Nose-Touch Greeting in Cats

by Nicholas DeMarino, Demand Media
    Your cat may touch your nose in greeting, just as he does with other cats. It's only polite you return the favor.

    Your cat may touch your nose in greeting, just as he does with other cats. It's only polite you return the favor.

    Do you think cats would hug or shake hands if they had arms and hands? They have four legs and paws and zero arms and hands, so we'll never know. Cats do touch noses, though. Sniffer-to-sniffer greetings show trust and keep both cats apprised of each other's olfactory adventures.

    How Do You Do?

    With the exception of lions—and, despite what you're about to say, your zany feline friend is no lion—cats are solitary beasts. Feral cats sometimes band together in colonies, but retain a high degree of autonomy. Same goes for domestic cats under the same roof.
    Cats share scents from far-flung adventures as a form of social currency in the absence of pack hierarchy. This exchange starts the moment they say hello to each other. Whether cats are meeting for the first time or longtime housemates are catching up after three-hour catnaps, they usually greet each other by touching and sniffing each others' noses. The nose touch is an even social exchange that puts both cats in an equally vulnerable position.

    Nosy Newborns

    Cats learn nose touching as itty-bitty, teeny-weeny kittens. Although they're blind at birth, newborn cats have fully developed touch receptors in their noses. Nose touching is the first way they instigate contact with their mother.
    Nose touching remains cats' go-to friendly greeting for other cats throughout their adult life. Scientists think their adult kneading is a throwback to another kittenhood behavior—stimulating milk flow from Mom.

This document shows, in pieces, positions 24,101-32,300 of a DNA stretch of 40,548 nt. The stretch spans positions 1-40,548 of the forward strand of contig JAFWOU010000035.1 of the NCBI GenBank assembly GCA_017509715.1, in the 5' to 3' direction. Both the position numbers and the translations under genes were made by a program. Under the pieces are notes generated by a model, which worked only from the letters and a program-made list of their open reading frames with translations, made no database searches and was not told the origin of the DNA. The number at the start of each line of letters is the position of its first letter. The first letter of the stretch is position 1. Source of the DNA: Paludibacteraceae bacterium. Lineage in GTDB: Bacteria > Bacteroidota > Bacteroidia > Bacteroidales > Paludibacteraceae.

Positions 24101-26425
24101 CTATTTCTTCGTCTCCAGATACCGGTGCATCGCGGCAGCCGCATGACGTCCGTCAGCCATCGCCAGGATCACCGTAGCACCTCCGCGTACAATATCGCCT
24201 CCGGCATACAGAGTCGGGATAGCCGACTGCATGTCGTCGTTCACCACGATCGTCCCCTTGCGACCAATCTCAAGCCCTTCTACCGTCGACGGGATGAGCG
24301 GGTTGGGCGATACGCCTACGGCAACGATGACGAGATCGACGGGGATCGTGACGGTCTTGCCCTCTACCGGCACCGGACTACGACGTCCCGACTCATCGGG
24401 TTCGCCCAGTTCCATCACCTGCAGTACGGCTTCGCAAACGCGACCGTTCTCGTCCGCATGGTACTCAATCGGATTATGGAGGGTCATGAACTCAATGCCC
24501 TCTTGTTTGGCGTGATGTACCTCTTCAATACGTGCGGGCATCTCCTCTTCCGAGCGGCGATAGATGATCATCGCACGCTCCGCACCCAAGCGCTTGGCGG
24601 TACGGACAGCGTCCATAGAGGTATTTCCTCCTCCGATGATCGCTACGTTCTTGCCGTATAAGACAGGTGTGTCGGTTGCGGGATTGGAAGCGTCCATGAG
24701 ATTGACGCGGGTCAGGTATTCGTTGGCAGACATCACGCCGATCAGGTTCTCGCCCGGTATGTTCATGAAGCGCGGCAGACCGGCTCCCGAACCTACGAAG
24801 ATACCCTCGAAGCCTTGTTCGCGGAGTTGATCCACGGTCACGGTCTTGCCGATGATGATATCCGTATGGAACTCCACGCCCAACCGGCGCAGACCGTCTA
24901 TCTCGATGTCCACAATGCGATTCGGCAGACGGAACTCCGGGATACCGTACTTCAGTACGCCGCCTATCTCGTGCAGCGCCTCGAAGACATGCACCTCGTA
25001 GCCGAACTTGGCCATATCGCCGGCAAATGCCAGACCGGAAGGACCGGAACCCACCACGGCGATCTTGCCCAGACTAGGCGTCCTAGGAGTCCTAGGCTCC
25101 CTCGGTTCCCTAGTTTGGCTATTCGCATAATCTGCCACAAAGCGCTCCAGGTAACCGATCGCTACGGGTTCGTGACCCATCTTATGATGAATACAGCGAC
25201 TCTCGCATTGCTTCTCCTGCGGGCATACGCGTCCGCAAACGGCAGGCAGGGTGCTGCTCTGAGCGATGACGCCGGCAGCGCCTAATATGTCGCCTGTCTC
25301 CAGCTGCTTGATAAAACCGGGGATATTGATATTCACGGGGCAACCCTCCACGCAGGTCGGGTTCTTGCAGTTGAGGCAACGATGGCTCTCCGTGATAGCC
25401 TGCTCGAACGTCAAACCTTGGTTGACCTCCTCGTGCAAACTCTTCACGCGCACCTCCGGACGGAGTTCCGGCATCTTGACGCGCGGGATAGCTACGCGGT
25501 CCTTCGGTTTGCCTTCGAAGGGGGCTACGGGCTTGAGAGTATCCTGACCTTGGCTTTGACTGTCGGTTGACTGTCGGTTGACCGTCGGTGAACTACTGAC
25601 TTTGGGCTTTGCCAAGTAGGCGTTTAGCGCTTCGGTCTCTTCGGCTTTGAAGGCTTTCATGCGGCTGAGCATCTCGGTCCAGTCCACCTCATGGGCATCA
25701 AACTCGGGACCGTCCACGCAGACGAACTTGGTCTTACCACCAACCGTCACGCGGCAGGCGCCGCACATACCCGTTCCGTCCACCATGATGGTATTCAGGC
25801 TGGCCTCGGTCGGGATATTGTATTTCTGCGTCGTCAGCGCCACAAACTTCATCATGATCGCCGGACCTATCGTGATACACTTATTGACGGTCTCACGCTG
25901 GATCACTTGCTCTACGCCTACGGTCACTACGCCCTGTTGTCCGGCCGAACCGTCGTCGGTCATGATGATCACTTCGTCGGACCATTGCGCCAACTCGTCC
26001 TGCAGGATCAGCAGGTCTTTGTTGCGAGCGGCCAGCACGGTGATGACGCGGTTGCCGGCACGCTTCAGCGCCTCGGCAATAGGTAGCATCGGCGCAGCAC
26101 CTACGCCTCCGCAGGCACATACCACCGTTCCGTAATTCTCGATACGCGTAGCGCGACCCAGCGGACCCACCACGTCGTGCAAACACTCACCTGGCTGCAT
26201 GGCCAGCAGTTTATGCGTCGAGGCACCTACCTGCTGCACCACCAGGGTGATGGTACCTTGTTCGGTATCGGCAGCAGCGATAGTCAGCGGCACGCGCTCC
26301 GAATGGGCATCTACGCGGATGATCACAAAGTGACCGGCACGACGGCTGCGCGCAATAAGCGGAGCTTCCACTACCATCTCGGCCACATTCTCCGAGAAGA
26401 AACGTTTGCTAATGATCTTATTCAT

Here's the Rub

    Cats have a great sense of smell, but they use it far less for hunting than many other predators. It's social contexts like nose-touch greetings that bring it to bear.
    A nose touch tells a cat where the other cat has been. It also tells him whether or not she's in his "in group."
    When a cat smells another cat who doesn't have his scent on her, he marks her by rubbing his face and head on her. It's partially friendly—a show of social acceptance—but it's also territory marking. Mutual grooming may follow.
    A stressed cat often uses the scent glands on his rear end to make extra sure his smell sticks to another cat. This isn't so much a way to say hello or a form of acceptance as it's a way of calling dibs and asserting dominance.

    Cross-Species Communication

    Your cat may instigate a nose-touch greeting with you. There's nothing wrong with letting your cat do this. Go ahead and say hello back the same way, if that's your thing, or get him to use your finger, instead.
    The nose touch is certainly friendly, but it's not a sign of affection per se. Another habit your cat picked up as a kitten is a surer sign of that: the head-butt. As a nascent kitty, your cat rubbed the front part of his head around his mom until he found a spot to nurse. This head-bonking is called bunting. A nose touch is just a friendly hello; a headbutt means your cat really loves you.

    About the Author

    Nicholas DeMarino is a journalist and former newspaper associate editor and reporter. His work has appeared in "The Arizona Republic," "The Billings Gazette," "San Antonio Current" and in other publications. He holds a master’s degree in journalism from the University of Oregon.

    Photo Credits

    • Brand X Pictures/Brand X Pictures/Getty Images